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Our technological efforts have been focussed on developing innovative, superior, affordable, diagnostic catheter products for the following medical specialty and its important aspects:

Cardiac Electrophysiology

This sub-specialty is a study of mechanisms, functions, and performance of electrical activities of the heart. Impulse initiation and conduction, resting membrane potential, action potential, and refractory periods are the major, related aspects of cardiac electrophysiology.

The cardiac tissues have selectively-permeable cell membranes, each of which is composed of a lipid bi-layer and contains specialized proteins that form channels with gates that allow passage of certain ions at specific times between the intra- and extracellular regions. A cell membrane's electrical potential gradient is a result of positive-ions flow which may occur directly to and from the extracellular region through the channels in the membrane, or between adjoining cardiac cells through gap junctions, which are critical for the normal rapid propagation of electrical activity throughout the heart. The cell membranes are at rest when their intracellular region is electrically negative as compared with their extracellular region. Also, normally, at the resting state the intracellular region has more negative than positive ions.

During each cardiac cycle, the channels open and conduct ionic current for only a very short period which is governed by their physiologic activation and inactivation gates, both of which must be open in order for current to flow. At rest, nearly all of the activation gates are closed; and although inactivation gates are open.

Also, the electrical potential of the resting cell membrane is normally maintained at a certain range of negative millivoltage and is aided by sodium and potassium ions in the cell membrane fluid. The cardiac cell membranes maintain a high intracellular to extracellular potassium- concentration and a low intracellular to extracellular sodium- concentration. Also, a cardiac cell of the membrane at rest is permeable to potassium ions and relatively impermeable to sodium, calcium, and chloride ions. Therefore, the cell membrane at rest produces a negative electrical potential after passive diffusion of potassium ions out of the cell and due to the inability of sodium ions to enter the cell or due to lack of influx of sodium ions.

Normally, an electrical stimulus beginning in contiguous cells causes depolarization of the cell membrane, which is neutralization of the resting negative potential by influx of the positive ions of sodium and calcium and results in generation of an action potential in nearby cells. The action potential is a voltage change over time during the depolarization/repolarization of the cardiac cells. In order for a cell to depolarize, it, for various cardiac tissues, must reach a threshold potential at which sodium influx increases and potassium efflux decreases. The influx of negative ions of chloride and outflow of the potassium ions, on the other hand, causes repolarization or even hyperpolarization of the cell membrane. The net current shifts determine the actual membrane potential. There are 5 phases of a ventricular action potential, which are as follows:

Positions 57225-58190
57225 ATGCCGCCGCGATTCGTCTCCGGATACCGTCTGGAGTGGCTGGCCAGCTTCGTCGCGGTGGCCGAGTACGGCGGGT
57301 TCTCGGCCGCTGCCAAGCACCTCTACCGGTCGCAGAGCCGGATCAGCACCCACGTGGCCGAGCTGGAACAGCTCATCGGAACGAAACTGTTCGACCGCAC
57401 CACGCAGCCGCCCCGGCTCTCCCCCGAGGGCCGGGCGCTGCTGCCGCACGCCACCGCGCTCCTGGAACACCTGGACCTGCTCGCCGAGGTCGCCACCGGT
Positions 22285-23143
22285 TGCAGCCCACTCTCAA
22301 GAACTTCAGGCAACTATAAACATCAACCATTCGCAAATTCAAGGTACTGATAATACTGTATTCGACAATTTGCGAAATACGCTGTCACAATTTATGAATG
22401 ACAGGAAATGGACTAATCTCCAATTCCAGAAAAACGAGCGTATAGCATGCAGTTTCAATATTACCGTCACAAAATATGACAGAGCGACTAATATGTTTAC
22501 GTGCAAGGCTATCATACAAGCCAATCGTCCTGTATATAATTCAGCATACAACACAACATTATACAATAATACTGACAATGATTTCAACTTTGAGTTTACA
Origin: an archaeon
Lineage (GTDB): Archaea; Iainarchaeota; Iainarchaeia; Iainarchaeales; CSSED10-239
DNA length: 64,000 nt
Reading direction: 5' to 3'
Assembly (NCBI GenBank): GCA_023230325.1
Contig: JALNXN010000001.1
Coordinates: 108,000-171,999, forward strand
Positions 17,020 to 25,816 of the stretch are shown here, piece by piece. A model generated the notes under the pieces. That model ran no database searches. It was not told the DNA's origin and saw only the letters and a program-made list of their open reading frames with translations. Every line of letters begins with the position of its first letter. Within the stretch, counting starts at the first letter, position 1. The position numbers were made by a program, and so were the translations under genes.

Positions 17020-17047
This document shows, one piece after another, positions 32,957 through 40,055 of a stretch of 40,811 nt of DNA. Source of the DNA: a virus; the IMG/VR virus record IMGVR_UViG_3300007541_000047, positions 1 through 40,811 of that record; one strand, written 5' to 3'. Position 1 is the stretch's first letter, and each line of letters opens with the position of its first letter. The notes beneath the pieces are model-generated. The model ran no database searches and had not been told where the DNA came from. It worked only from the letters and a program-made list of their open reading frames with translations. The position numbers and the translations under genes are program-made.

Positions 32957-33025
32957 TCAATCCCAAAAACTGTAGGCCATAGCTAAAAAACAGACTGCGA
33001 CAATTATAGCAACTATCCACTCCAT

• Phase 0: upstroke with rapid sodium ion influx–to depolarize
  • Phase 1: rapid repolarization with rapid influx of chloride ion and an efflux of potassium ion
  • Phase 2: plateau that represents a concurrent influx of calcium ion chloride ion
  • Phase 3: final repolarization with outflow of potassium and decreased influx of calcium
  • Phase 4: depolarization of the cells.

A cardiac cell is excitable when it has a capability to respond to an external stimulus by depolarizing and forming an action potential. Also, a cardiac cell membrane's voltage potential depends upon the opening and closing states of the activation and inactivation gates of the cell membrane's channels. When an external stimulus, originated from an electrode or from an adjacent cardiac cell, arrives at the nearby cells, the membrane potential reaches a certain voltage and activation gates open quickly allowing influx of sodium ions. After a few milliseconds, the inactivation gates close and prevent further sodium ion influx. Once the inactivation gates close, the cell cannot reopen the channel to generate another action potential no matter how strong a stimulus is applied. At the time, the cardiac cell is inexcitable or refractory.

The activation and inactivation gates gradually recover their ability to respond during phases 2 and 3 of the action potential. A stimulus applied near the end of phase 3 can open only those channels whose inactivation gates have returned to the open state.